Back in the car about three minutes later , I went shopping.  

The second siren caught me in the supermarket.

Suddenly, over the loud speaker came the words ‘Tzeva Adom, tzeva adom’ (color red, color red) which are the words heard in Sderot when a kassam missile is headed their way. I had never actually heard this before – in Beer Sheva there is only a siren – and it made my skin break out in gooseflesh. The manager of the store then asked everyone to get into the bunker at the back of the store. And then the siren came on – loud.

Now, for the first time, I encountered panic and fear. I also encountered Arabs, as there is a substantial Beduin and Arab population in the city and its environs, with a third of Ben-Gurion University’s 17,000students being Beduin. More than half the people in the supermarket were Bedouin.  As we all huddled together in the bomb shelter (along with a few grocery-laden trolleys some women refused to relinquish), it struck home how indiscriminate these Grads, and Katuyas, and Kassams truly are.
Emerging from the bunker everyone went for their cell phones. It was from a Bedouin gentleman and his wife that I heard that the same neighborhood next to mine had been hit again. My Arabic is far from fluent, but I fully understood what my bunker neighbor had to say about Hamas. And believe me, it wasn’t pretty.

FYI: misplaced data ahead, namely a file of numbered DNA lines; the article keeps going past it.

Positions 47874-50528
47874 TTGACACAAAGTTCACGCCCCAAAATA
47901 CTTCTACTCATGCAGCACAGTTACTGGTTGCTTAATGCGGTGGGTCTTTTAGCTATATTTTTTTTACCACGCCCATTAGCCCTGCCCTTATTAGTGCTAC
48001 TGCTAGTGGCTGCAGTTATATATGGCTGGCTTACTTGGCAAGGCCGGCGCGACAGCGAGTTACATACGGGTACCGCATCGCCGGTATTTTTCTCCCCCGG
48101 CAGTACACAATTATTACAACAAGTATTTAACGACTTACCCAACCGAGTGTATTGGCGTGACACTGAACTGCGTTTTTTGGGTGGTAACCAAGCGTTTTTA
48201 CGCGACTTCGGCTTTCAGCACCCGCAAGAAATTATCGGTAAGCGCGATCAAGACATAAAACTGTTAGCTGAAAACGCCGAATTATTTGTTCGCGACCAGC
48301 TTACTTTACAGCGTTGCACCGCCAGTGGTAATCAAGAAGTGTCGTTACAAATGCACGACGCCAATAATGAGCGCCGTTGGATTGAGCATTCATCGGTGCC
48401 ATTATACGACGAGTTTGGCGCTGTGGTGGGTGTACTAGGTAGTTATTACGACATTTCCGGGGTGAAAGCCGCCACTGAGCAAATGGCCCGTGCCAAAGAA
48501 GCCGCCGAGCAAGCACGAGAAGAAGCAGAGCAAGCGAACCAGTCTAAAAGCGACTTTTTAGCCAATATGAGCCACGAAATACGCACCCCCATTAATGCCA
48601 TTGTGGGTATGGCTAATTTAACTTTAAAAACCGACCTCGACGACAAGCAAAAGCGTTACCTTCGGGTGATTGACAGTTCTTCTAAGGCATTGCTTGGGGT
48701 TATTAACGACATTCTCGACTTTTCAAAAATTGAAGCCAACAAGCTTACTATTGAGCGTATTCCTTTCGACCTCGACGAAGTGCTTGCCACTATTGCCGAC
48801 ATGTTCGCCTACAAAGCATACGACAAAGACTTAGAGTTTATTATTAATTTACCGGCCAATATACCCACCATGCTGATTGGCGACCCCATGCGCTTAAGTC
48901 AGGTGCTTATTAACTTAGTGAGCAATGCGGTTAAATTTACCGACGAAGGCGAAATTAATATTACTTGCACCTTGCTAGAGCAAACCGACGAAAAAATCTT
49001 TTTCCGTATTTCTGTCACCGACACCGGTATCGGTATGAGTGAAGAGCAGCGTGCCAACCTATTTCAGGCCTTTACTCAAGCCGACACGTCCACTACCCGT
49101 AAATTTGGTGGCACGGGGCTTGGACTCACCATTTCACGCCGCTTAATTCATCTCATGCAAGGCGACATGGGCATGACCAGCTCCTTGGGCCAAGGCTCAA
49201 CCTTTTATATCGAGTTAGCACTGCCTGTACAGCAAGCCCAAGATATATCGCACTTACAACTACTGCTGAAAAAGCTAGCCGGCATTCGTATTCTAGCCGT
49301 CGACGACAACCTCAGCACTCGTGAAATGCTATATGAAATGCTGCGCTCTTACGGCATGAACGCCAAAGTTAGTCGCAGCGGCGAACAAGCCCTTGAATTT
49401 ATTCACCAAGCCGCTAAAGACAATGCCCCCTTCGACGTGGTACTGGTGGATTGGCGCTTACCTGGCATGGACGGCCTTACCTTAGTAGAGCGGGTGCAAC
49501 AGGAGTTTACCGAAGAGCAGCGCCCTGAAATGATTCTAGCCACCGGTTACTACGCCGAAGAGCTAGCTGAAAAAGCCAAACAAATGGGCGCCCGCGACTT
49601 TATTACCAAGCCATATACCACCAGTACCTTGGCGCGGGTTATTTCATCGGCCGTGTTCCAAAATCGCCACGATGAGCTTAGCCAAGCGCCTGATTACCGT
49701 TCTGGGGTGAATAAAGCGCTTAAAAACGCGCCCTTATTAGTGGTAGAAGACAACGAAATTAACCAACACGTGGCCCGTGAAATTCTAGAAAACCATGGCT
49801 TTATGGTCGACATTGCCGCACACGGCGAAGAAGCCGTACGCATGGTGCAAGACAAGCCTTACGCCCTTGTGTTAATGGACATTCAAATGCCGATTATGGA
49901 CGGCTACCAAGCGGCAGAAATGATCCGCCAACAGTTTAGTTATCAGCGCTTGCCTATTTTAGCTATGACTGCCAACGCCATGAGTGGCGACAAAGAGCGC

Yesterday, [January 7]  another Grad hit another kindergarten in Ashdod. Last week a shul was hit in a nearby Kibbutz. A playground in Ashkelon. The list goes on.

Much has been made of 'disproportionate response'. 

Imagine someone is shooting into your house. He has a gun, and shoots into your windows. You don't know when he is going to shoot, or who. You have to go about your daily life. But this guy is shooting at you and your family. You can't sell your house, because who would buy it? Your kids can't sleep at night, because this guy might shoot them. Your wife is afraid to go to work or go shopping, because the kids might be shot while she is gone. Your husband can't take the kids to school because he might get shot leaving his house. How would you feel if nobody was stopping the guy shooting?